The Scarlet & Black

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The Scarlet & Black

The Scarlet & Black

Staff ed: Issues concerning distribution of newspaper

Every week, the S&B comes with an invisible price tag for each student. Through the Student Activities Fee—which is part of each students’ biannual payment to the school—writers, editors and photographers are paid in the same manner that other publications pay their staff or SGA pays its cabinet members.

But beyond student payrolls, each batch of approximately 1600 newspapers costs around $450 to print and deliver—or a little bit more than a quarter per student. Over the course of a semester, each student pays roughly $3 for the materials and labor that go into printing 12 issues of the S&B—a reasonable cost to bring the paper to campus.

But last Friday, it came to the attention of our staff that each week 800 hard copies of the S&B are distributed to the faculty and staff of the College soon after they are delivered to the JRC’s Mail Room. While the staff of the S&B aims to have students, faculty, staff and the larger community read the paper equally, and we are glad that college employees are given access to the paper, we do not approve of the subsidization of employee subscriptions via the Student Activity Fee.

Because of reasonable budget constraints, we are unable to print out enough copies to keep the Mail Room stocked past Sunday afternoon—not to mention enough for each student to have their own copy. If any group should have newspapers delivered to their mailbox, it should be the students—they are the ones who are bound to paying for the S&B.

But realistically speaking, we understand that not every student does opt to read the school paper. That’s why it makes economical sense for the papers to be available to each student, but not necessarily forced upon them—those who desire the publication can pick one up, and those who do not can leave one for the next person. That is why a batch of 1600 papers should be enough for every person who wants one—assuming that half are not preemptively put in the hands of faculty and staff, whether they ask for it or not. If the faculty and staff don’t want the copies they are given, there’s no opt-out beyond the trash can and a wasted paper.

One must also consider that we publish the paper online at in a browser-friendly format as well as a pdf version that is identical to our print copy. This makes the box service for many staff members obsolete. Most of us on staff agree that there’s nothing like a pulpy newspaper in your hands, but we also know that most are adapting to a paperless news world. If even 200 staff members began to read online, as many students already do, and the other 600 picked up a paper in the Mail Room, complaints of shortages would be fewer, or maybe print numbers could be lowered, saving money and trees.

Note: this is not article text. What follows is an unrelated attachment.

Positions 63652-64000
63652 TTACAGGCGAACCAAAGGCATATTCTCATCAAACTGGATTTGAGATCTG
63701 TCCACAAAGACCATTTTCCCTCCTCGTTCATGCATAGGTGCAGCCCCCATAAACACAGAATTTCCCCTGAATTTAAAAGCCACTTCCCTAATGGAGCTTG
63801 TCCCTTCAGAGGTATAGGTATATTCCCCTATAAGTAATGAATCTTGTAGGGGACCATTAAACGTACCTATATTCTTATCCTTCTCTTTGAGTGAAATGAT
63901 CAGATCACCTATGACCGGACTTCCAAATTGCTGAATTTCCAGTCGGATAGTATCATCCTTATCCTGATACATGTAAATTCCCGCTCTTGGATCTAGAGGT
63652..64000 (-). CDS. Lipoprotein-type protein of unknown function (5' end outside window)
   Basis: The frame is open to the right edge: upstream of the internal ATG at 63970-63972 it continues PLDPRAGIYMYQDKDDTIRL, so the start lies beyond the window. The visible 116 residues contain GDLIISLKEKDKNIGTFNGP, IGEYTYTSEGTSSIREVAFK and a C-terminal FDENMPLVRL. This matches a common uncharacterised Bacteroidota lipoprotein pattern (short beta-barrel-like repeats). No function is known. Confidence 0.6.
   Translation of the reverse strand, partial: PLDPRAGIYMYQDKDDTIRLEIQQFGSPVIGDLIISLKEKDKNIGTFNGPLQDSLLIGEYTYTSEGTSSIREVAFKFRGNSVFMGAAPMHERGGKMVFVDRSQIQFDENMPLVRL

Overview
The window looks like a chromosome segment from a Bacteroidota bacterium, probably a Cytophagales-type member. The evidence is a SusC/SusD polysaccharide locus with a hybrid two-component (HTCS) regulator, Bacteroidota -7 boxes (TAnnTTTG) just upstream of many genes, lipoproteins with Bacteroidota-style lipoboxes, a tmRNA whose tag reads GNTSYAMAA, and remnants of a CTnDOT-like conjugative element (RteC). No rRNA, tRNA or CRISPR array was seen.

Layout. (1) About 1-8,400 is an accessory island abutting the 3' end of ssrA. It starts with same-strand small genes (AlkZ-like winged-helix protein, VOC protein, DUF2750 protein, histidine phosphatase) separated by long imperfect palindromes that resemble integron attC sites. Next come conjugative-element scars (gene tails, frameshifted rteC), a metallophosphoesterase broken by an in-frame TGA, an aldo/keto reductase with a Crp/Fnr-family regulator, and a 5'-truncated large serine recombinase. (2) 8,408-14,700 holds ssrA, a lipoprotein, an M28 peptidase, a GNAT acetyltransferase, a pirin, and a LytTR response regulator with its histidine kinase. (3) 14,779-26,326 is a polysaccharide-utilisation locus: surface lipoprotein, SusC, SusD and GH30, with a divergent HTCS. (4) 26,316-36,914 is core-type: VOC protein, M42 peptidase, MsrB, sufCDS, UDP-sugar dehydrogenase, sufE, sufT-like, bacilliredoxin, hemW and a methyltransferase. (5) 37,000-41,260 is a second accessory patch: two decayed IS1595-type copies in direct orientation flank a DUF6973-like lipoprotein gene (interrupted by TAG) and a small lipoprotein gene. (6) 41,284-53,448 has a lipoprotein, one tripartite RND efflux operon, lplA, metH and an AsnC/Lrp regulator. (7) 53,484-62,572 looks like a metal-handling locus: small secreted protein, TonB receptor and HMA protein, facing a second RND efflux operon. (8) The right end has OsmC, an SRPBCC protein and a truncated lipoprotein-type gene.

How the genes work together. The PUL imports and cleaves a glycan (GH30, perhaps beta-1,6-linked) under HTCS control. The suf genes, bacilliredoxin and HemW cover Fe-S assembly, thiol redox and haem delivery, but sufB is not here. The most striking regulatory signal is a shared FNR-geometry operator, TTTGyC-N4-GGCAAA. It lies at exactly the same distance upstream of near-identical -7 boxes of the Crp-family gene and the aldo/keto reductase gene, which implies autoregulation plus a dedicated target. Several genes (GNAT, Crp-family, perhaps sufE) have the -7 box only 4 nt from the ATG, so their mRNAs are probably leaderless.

In short, it is unfair to students to be required to front the money for an employee subscription service, financially and environmentally wasteful to indiscriminately hand out 16 pages of paper to hundreds of people who may not want a hard copy and, overall, an outdated policy that serves no purpose beyond providing convenience to some at great cost to others.

This week, the S&B will be delivered to 800 faculty and staff once again, so as to not suddenly disrupt a practice that has existed for an indeterminate number of years and leave those expecting a paper paperless. However, in the coming weeks, the S&B, the Student Publication and Radio Committee (SPARC) and Assistant Dean of Students and SPARC adviser Travis Greene will be reforming the policy. Preliminary conversations have included the possibility of delivering one S&B to each department, as well as continuing to supply the Trustees and Office of Admissions with an appropriate number of copies.

We are also looking into delivering the S&B to several locations on campus, so that students, faculty and staff don’t have to walk all the way to the JRC Mail Room to pick up a copy.

We are happy that the wider college community is reading the S&B, and hope they continue to do so. In an ideal world, we would have enough money to print one for each person that sets foot on this campus. As this is not the case, we want to provide an equal opportunity for each member of the Grinnell community to pick up a copy, at an equal convenience for everyone.

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